Learn to Listen to Critiquers
Listening to critiques is hard!
I have to remind myself that writing is communication, with a writer and a reader. When I get feedback, what I’m really doing is checking to see if I communicated what I wanted to. Well, no. I didn’t.
I have two choices:
- Ignore the feedback. This guarantees that a chunk of readers will not understand my story, my essay, my attempt at communicating.
- Clarify through revision. Revision is the process of clarifying the communication.
For fiction, this means partly that the reader has an internalized concept of story and your story must fit that concept, at least to some degree. You can break expectations, of course, and often the best novelists do, but the novel must fit some of these conventions, or communication breaks down.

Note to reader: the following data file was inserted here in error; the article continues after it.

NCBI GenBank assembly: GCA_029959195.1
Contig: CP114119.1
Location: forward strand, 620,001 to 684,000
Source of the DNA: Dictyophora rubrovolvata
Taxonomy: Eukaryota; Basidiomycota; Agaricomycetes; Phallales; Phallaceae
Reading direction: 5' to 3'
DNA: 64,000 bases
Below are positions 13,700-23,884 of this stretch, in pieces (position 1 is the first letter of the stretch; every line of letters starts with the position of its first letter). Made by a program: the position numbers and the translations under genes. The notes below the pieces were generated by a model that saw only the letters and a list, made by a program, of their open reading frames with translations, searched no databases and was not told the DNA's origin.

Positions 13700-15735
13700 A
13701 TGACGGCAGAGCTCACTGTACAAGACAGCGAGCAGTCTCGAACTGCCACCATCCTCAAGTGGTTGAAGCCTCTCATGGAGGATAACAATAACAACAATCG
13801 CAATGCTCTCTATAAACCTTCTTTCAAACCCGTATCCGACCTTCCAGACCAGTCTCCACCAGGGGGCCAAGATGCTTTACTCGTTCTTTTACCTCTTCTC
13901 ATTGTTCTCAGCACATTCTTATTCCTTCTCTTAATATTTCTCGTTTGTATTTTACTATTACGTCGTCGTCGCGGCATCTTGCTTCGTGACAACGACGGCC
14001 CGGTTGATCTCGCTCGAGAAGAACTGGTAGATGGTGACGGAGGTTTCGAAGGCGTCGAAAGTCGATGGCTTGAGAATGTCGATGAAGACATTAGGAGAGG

Plot holes. The reader’s reasoning process say, uh-oh, that wouldn’t have happened that way. Or, you can’t have that happen at the same time as this other event. Whatever – the story violates the reader’s sense of what is possible.
Character holes. The reader just doesn’t believe this is a person, but just a collection of characteristics. Successful novels put together characteristics, emotions, actions, reactions in such a way that the reader believes.
Feel free to disagree with any and every piece of feedback you get. But only after you’ve listened, and thought, and thought and tried to make sure your communication is reaching your readers.